The launch customer of this aircraft by an airline was the now-defunct Indonesian airline, Sempati Air. The development of the Fokker 70 was based on the requirements of some airlines, for which the Fokker 50 or ATR 42 were too small and the Boeing 737 or MD-80 too large; the development consisted in cutting various sections of the fuselage of the Fokker 100, removing 4.62 metres of the plane's total length but keeping the wings and tail. With these specifications, total capacity is 80 passengers, 70 in the U. S. due more to meet "scope clause" requirements than any Federal Aviation Administration certification. The Fokker 70 is powered by two Rolls-Royce Tay 620 turbofans placed at the back of the fuselage, with 61.6 kN of thrust. The weight varies from 22,673 kilograms. An airbrake on the 70's tail section – similar to that found on the BAe 146 – allows it to conform with the 5.5° glide slope at London City Airport. Its avionics suite is similar to the Fokker 100. Most Fokker 70 aircraft were delivered for service in Europe, but in 1995 two aircraft were delivered to Mesa Air subsidiary Desert Sun Airlines and were operated as America West Express flights as part of an effort to try to introduce the Fokker 70 to the United States.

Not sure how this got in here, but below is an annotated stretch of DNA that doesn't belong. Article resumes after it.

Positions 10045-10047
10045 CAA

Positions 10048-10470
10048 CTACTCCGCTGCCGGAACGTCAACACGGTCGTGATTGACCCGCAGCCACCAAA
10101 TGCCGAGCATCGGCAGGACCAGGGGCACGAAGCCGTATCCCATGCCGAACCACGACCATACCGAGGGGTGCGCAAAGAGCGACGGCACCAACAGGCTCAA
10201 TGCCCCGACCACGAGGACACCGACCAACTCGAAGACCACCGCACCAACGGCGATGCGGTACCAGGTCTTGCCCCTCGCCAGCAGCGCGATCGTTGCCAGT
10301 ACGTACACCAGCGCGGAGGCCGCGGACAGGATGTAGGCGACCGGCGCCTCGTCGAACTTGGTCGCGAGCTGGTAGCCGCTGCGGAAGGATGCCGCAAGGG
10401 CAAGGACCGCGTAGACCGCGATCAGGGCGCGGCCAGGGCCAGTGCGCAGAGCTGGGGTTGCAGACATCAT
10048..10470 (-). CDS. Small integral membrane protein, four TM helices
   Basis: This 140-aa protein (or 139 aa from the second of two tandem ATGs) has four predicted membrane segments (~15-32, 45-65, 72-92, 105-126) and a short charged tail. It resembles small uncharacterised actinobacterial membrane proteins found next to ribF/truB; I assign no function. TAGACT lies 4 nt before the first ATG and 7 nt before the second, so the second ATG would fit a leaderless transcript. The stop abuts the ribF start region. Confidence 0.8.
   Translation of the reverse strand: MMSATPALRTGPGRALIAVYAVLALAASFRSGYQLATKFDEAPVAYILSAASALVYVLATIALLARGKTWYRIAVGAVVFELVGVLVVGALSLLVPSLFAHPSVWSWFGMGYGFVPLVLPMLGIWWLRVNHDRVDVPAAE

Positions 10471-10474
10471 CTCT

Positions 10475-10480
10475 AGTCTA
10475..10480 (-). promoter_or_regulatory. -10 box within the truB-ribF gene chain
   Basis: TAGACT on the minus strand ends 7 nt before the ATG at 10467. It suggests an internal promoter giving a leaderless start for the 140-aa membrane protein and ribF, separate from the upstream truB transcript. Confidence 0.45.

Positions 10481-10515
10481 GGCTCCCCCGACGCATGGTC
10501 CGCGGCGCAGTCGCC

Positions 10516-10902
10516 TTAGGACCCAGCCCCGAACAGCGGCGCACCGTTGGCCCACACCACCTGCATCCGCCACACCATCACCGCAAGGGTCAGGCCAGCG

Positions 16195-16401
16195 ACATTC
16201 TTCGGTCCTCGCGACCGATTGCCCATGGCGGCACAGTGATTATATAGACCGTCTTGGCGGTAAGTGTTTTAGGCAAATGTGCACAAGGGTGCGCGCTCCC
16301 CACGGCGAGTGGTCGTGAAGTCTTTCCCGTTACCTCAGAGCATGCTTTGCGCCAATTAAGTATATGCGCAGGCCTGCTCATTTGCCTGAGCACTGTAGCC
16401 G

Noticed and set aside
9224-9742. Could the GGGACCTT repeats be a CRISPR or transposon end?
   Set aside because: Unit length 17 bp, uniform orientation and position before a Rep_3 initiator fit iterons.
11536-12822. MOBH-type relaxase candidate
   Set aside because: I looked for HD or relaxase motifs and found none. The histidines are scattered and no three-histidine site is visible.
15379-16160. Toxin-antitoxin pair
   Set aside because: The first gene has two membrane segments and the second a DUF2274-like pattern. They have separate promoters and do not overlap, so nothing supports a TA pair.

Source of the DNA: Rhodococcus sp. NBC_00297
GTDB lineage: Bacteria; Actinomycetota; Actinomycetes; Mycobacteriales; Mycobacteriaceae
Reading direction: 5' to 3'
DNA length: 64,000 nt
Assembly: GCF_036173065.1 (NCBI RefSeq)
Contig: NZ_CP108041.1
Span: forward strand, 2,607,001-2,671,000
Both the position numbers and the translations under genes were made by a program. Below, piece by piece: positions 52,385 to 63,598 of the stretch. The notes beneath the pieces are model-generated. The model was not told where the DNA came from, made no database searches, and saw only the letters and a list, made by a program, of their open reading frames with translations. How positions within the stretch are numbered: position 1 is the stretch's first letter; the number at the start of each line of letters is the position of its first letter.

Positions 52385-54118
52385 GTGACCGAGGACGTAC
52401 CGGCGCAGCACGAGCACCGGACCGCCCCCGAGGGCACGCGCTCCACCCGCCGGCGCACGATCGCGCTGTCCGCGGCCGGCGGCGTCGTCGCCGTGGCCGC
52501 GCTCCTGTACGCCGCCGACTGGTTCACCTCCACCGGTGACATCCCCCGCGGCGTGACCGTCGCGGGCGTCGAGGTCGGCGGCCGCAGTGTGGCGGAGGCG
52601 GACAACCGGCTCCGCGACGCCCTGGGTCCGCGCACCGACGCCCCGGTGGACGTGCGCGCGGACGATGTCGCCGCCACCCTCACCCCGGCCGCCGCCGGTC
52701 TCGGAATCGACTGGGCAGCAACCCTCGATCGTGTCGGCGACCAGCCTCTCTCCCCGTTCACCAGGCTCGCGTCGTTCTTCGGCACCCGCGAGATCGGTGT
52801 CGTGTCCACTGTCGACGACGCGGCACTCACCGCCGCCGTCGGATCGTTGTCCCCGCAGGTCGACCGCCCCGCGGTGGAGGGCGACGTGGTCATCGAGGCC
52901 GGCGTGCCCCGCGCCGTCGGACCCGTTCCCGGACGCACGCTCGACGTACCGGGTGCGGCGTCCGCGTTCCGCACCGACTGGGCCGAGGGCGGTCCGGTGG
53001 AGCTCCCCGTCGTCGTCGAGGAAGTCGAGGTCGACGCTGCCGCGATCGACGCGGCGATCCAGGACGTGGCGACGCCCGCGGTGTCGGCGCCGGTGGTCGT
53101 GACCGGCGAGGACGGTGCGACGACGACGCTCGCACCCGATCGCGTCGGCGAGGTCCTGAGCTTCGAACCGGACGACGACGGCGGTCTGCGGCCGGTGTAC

Although the earlier Fokker 100 did moderately well in the United States with orders from American Airlines and USAir, only two aircraft of the Fokker 70 variant were delivered for service in the United States. Fokker's March 1996 bankruptcy ended any hopes of further production for the U. S. market. The last Fokker 70 was delivered in April 1997, when the production line closed following Fokker's bankruptcy the previous year. Over the 70's short production life, 47 were built. Although official production of the Fokker 70 is completed, Rekkof has, since 1999, tried to negotiate the re-opening of both the Fokker 100 and Fokker 70 lines; as of July 2018, 26 aircraft are in service with 7 airlines and 2 governments: Air Niugini Alliance Airlines Fly All Ways TransNusa Air Services Tus Airways Wayraperú PNG AIR Government of Kenya Myanmar Air Force Data from airliners.net, aer.ita.br, flyfokker.com, flugzeuginfo.netGeneral characteristics Crew: two Capacity: 85 79 72 Length: 30.91 m Wingspan: 28.08 m Width: 3.30 m Height: 8.5 m Empty weight: 22.673 kg Powerplant: 2 × Rolls-Royce Tay 620, 61.6 kN thrust eachPerformance Cruising speed: 845 km/h Range: 3,410 km Service ceiling: 11,000 m Armament On 5 January 2004 at 08:17 local time, an Austrian Airlines Fokker 70 crash-landed in a snow-covered field near Munich Airport.